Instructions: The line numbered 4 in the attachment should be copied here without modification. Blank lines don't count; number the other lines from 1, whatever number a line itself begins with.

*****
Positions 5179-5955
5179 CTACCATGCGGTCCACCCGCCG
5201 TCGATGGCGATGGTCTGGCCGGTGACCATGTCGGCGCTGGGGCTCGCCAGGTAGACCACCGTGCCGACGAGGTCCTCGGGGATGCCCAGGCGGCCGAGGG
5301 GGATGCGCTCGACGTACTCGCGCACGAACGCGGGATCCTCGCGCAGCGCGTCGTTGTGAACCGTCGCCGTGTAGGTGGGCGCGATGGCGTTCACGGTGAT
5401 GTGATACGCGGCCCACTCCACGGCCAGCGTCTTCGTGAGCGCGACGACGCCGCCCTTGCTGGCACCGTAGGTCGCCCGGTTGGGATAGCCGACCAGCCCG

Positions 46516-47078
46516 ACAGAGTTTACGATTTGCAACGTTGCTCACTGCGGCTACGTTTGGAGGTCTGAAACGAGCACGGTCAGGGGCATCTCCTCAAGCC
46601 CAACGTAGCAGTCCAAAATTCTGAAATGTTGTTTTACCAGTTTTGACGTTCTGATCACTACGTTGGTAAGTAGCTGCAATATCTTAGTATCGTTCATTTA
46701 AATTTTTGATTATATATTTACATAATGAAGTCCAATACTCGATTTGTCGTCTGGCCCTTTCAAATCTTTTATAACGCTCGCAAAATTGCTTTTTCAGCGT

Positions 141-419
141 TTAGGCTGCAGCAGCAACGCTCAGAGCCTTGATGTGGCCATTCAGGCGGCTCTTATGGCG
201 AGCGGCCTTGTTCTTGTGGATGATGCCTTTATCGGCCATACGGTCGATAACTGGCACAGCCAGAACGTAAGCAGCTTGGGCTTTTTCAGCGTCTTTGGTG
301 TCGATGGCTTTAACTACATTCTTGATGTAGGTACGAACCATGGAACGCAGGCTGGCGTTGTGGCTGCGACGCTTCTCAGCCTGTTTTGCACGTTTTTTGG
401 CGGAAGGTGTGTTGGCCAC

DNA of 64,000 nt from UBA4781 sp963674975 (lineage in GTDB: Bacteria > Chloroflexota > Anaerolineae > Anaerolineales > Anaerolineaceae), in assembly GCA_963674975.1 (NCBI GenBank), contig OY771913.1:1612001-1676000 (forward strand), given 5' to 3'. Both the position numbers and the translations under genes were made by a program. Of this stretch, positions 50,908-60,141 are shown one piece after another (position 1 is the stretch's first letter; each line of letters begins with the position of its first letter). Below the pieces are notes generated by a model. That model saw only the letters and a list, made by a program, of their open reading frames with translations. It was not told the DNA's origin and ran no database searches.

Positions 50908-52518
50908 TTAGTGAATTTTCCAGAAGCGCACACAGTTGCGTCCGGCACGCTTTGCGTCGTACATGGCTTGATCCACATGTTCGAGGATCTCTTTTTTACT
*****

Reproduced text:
5301 GGATGCGCTCGACGTACTCGCGCACGAACGCGGGATCCTCGCGCAGCGCGTCGTTGTGAACCGTCGCCGTGTAGGTGGGCGCGATGGCGTTCACGGTGAT